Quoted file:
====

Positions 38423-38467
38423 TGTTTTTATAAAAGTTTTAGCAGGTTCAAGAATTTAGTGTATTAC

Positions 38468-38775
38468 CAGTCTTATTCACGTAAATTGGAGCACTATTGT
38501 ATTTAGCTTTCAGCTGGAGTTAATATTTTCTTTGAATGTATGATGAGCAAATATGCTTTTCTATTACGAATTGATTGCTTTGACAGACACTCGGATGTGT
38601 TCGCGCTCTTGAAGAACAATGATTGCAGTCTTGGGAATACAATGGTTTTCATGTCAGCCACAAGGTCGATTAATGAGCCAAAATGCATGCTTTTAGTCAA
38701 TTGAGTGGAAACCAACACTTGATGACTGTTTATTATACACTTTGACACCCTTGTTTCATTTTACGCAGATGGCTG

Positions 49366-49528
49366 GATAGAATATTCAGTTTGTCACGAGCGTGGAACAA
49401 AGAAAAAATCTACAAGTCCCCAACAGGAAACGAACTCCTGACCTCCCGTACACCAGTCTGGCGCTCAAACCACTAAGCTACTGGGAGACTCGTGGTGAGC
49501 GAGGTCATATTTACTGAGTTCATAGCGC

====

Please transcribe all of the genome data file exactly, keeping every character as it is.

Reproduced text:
Positions 38423-38467
38423 TGTTTTTATAAAAGTTTTAGCAGGTTCAAGAATTTAGTGTATTAC

Positions 38468-38775
38468 CAGTCTTATTCACGTAAATTGGAGCACTATTGT
38501 ATTTAGCTTTCAGCTGGAGTTAATATTTTCTTTGAATGTATGATGAGCAAATATGCTTTTCTATTACGAATTGATTGCTTTGACAGACACTCGGATGTGT
38601 TCGCGCTCTTGAAGAACAATGATTGCAGTCTTGGGAATACAATGGTTTTCATGTCAGCCACAAGGTCGATTAATGAGCCAAAATGCATGCTTTTAGTCAA
38701 TTGAGTGGAAACCAACACTTGATGACTGTTTATTATACACTTTGACACCCTTGTTTCATTTTACGCAGATGGCTG

Positions 49366-49528
49366 GATAGAATATTCAGTTTGTCACGAGCGTGGAACAA
49401 AGAAAAAATCTACAAGTCCCCAACAGGAAACGAACTCCTGACCTCCCGTACACCAGTCTGGCGCTCAAACCACTAAGCTACTGGGAGACTCGTGGTGAGC
49501 GAGGTCATATTTACTGAGTTCATAGCGC